The goal of a Blepharoplasty is to rejuvenate the eyelids. The strategy to achieve this goal may vary somewhat for each individual patient, especially given the complexity of the eye and orbit, and the variability of aging and ethnicity. That said, the usual aesthetic problem of aging eyes is invariably one of skin excess and thinning of the eyelid layers. The primary strategy, then, should be to reduce the skin excess and reduce the consequence of thinning of the skin, muscle, fascia and fat layers.
I perform this surgery in an accredited, outpatient surgicenter or in the hospital. Most patients prefer to have anesthesia by conscious sedation and locally injected anesthetic. They are awake and responsive, but also relaxed and feel no pain except a tiny injection (all patients prior to surgery receive in the preparation area a dose of Demerol, Valium, an antibiotic and a steroid to reduce swelling and possible nausea). The surgery itself requires about 1 hour.
The upper eyelid incision is carefully marked in ink to parallel the patient’s natural lid crease. The amount of skin excess is measured and re-measured. Bleeding is minor and is easily controlled. The closure is done with removable sutures. Because the upper lid does more than 90% of the work of eyelid closure, these sutures remain for about 7 days.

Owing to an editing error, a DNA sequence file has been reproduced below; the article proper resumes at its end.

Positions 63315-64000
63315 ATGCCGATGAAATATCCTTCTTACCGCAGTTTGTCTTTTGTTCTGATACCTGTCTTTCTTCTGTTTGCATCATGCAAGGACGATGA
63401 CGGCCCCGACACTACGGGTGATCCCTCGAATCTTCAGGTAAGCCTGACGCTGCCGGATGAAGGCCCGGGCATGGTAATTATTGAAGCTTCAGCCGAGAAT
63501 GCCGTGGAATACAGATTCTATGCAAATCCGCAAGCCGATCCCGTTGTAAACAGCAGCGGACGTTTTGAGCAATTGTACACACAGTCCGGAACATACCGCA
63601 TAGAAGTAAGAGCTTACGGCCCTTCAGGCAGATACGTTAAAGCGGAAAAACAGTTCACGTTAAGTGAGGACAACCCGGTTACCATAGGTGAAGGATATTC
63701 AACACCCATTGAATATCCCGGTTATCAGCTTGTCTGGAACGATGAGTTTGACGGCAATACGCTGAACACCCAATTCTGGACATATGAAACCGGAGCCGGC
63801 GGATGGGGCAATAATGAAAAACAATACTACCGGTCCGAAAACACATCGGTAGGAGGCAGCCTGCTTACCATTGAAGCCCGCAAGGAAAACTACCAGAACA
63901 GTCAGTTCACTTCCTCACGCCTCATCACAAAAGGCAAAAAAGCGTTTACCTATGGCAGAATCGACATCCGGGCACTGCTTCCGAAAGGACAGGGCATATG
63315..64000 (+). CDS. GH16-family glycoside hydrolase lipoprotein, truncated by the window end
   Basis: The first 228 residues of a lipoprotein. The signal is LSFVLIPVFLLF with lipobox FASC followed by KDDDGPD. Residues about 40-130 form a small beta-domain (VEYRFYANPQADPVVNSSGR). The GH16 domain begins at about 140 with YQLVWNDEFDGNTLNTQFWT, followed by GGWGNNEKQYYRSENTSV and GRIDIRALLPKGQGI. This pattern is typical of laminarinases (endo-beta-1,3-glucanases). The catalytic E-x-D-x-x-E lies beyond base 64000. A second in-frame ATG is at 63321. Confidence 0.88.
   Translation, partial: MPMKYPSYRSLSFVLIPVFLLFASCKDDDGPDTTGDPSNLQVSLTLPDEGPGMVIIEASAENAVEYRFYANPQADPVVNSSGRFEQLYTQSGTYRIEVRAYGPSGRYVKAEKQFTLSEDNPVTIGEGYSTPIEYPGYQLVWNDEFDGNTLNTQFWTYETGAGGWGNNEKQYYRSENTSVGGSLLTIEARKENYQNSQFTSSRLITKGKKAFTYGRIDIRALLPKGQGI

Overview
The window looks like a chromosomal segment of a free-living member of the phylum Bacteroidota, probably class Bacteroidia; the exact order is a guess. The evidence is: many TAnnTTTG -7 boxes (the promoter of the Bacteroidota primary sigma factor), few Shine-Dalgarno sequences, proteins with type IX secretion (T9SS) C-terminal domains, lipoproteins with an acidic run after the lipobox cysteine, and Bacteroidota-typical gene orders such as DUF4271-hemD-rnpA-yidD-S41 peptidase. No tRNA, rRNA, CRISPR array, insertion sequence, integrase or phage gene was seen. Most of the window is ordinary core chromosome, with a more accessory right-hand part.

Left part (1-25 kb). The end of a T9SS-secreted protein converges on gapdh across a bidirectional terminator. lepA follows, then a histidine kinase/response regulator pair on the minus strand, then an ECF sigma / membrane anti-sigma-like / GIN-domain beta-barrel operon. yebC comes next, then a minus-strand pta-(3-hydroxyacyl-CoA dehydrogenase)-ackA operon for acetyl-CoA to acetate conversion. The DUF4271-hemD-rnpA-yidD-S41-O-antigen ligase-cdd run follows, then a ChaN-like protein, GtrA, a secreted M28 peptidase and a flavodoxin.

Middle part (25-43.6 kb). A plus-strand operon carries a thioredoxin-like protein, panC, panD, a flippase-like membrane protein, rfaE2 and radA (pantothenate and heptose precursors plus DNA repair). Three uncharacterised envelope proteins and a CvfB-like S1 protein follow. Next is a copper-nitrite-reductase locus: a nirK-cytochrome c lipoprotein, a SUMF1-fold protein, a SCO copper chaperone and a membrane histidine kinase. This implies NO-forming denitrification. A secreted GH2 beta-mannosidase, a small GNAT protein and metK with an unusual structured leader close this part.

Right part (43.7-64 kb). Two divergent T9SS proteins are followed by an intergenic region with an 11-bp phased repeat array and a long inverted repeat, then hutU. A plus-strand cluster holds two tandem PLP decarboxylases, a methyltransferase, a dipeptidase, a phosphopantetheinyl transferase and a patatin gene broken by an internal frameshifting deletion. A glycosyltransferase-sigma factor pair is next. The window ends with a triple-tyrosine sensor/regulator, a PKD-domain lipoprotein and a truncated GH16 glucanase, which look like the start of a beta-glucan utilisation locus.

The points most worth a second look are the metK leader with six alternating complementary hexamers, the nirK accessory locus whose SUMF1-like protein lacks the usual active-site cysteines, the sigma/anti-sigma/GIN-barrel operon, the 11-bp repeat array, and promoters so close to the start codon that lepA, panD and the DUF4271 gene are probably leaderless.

The lower eyelid incision is marked in ink 1 millimeter beneath the lashes and extends to just beyond the lateral corner of the eye. After the incision is made, the eyelid is partially freed up to the junction with the cheek. Bleeding is checked and the underlying fascia and fat are examined. If there is a rare fat excess, it is carefully exposed and trimmed. The eyelid is then elevated into its intended new position. The excess of skin/muscle is measured and removed. Final check for bleeding and recheck of the lid position and function is followed by closure with permanent suture. Antibiotic ointment and a cold compress are applied and the same surgery is repeated on the opposite eye.
There are many other potential problems to the aging eyelids, including upper eyelid droop (ptosis), rounding of the eyelids’ corners, loss of fat to permit the eyeball to sink, turning in or turning out of the lower lid, and others. These problems, if they exist, deserve careful additional discussion during the initial consultation and examination in the office, but they normally can be corrected.Risk of complications are also discussed in the pre-op consultation. A complication can be of surgical technique or of surgical judgment. As an example of judgment, patients should beware of the choice of a “hidden incision” blepharoplasty, whereby a trans-conjunctival incision is made and fat is removed from the lower lid. Most patients do not have actual fat excess (they do have fat visible through a thinned eyelid). So this procedure , however well intended to reduce scarring, is not helpful towards correction of the usual problem of skin excess and eyelid thinning. Blepharoplasty should be and is a safe and reliable procedure under the care of a Board Certified Plastic Surgeon with large experience.